Gandhi dedicated his life to discovering and pursuing truth, or Satya , and called his movement as satyagraha , which means "appeal to, insistence on, or reliance on the Truth". It was the satyagraha formulation and step, states Dennis Dalton, that deeply resonated with beliefs and culture of his people, embedded him into the popular consciousness, transforming him quickly into Mahatma. Gandhi based Satyagraha on the Vedantic ideal of self-realization, ahimsa nonviolence , vegetarianism, and universal love. William Borman states that the key to his satyagraha is rooted in the Hindu Upanishadic texts.

Bruce Watson states that some of these ideas are found not only in traditions within Hinduism, but also in Jainism or Buddhism, particularly those about non-violence, vegetarianism and universal love, but Gandhi's synthesis was to politicise these ideas. Gandhi stated that the most important battle to fight was overcoming his own demons, fears, and insecurities.

Gandhi summarised his beliefs first when he said "God is Truth". He would later change this statement to "Truth is God". Thus, satya truth in Gandhi's philosophy is "God". The essence of Satyagraha is "soul force" as a political means, refusing to use brute force against the oppressor, seeking to eliminate antagonisms between the oppressor and the oppressed, aiming to transform or "purify" the oppressor. It is not inaction but determined passive resistance and non-co-operation where, states Arthur Herman, "love conquers hate". It arms the individual with moral power rather than physical power.

Satyagraha is also termed a "universal force", as it essentially "makes no distinction between kinsmen and strangers, young and old, man and woman, friend and foe. Gandhi wrote: "There must be no impatience, no barbarity, no insolence, no undue pressure.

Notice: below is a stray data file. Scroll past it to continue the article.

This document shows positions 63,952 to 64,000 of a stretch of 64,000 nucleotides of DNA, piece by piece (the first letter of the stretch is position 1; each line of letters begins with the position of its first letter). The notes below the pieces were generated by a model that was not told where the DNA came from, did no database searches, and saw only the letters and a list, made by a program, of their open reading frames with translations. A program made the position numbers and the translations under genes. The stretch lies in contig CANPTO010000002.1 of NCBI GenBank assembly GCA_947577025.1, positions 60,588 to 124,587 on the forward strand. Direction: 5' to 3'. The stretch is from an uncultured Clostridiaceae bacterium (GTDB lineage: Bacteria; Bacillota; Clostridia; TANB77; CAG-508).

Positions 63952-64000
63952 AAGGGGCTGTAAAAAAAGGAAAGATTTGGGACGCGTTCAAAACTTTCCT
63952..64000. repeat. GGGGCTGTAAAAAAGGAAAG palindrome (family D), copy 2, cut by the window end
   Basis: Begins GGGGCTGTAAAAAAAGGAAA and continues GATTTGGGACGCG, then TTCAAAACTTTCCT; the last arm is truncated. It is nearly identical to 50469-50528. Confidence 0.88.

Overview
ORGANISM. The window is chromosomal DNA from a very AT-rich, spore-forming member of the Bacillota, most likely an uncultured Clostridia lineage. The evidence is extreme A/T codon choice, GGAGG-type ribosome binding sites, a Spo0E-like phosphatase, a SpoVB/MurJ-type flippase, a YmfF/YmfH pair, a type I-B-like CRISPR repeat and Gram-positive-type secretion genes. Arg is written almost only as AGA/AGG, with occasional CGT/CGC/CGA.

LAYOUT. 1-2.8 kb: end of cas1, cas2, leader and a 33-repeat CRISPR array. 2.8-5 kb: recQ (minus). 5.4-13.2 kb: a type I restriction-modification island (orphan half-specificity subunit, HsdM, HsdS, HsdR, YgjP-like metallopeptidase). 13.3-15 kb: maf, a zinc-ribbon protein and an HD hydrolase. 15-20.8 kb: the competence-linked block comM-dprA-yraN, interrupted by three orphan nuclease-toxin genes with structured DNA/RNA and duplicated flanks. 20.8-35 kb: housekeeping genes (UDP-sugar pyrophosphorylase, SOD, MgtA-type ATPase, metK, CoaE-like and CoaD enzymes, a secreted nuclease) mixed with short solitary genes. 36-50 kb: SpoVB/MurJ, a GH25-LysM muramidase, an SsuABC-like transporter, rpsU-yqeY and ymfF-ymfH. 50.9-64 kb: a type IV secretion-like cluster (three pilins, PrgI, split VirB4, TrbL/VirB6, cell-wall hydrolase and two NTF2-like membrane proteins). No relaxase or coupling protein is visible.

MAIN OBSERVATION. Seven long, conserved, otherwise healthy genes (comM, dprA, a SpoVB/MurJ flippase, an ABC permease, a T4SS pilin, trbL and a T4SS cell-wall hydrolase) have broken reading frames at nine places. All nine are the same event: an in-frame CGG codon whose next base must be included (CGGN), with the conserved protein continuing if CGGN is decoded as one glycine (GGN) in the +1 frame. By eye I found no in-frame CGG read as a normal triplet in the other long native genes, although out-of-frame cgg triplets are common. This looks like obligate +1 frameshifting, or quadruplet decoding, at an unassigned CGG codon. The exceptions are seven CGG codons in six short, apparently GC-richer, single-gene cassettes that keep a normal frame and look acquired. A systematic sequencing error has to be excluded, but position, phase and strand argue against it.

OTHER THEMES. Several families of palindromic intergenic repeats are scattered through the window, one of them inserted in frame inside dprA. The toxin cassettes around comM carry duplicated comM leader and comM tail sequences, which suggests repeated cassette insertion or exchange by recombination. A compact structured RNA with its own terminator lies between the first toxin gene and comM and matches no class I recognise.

The Death of Mahatma Gandhi

If we want to cultivate a true spirit of democracy, we cannot afford to be intolerant. Intolerance betrays want of faith in one's cause. This end usually implies a moral upliftment or progress of an individual or society. Therefore, non-co-operation in Satyagraha is in fact a means to secure the co-operation of the opponent consistently with truth and justice.

While Gandhi's idea of satyagraha as a political means attracted a widespread following among Indians, the support was not universal. For example, Muslim leaders such as Jinnah opposed the satyagraha idea, accused Gandhi to be reviving Hinduism through political activism, and began effort to counter Gandhi with Muslim nationalism and a demand for Muslim homeland. Churchill stated that the civil disobedience movement spectacle of Gandhi only increased "the danger to which white people there [British India] are exposed". Although Gandhi was not the originator of the principle of nonviolence, he was the first to apply it in the political field on a large scale.